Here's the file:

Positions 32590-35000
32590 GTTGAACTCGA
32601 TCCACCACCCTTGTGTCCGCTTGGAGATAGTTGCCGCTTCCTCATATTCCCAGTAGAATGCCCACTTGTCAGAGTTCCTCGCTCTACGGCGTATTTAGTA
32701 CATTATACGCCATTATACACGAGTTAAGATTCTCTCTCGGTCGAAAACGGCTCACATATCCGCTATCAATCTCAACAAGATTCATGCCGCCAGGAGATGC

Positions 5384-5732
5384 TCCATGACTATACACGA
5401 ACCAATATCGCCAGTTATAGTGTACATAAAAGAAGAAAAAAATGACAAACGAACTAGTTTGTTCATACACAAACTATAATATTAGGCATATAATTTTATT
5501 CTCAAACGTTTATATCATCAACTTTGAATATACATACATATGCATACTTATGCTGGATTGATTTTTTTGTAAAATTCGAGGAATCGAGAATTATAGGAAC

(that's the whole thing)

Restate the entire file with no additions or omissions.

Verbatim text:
Positions 32590-35000
32590 GTTGAACTCGA
32601 TCCACCACCCTTGTGTCCGCTTGGAGATAGTTGCCGCTTCCTCATATTCCCAGTAGAATGCCCACTTGTCAGAGTTCCTCGCTCTACGGCGTATTTAGTA
32701 CATTATACGCCATTATACACGAGTTAAGATTCTCTCTCGGTCGAAAACGGCTCACATATCCGCTATCAATCTCAACAAGATTCATGCCGCCAGGAGATGC

Positions 5384-5732
5384 TCCATGACTATACACGA
5401 ACCAATATCGCCAGTTATAGTGTACATAAAAGAAGAAAAAAATGACAAACGAACTAGTTTGTTCATACACAAACTATAATATTAGGCATATAATTTTATT
5501 CTCAAACGTTTATATCATCAACTTTGAATATACATACATATGCATACTTATGCTGGATTGATTTTTTTGTAAAATTCGAGGAATCGAGAATTATAGGAAC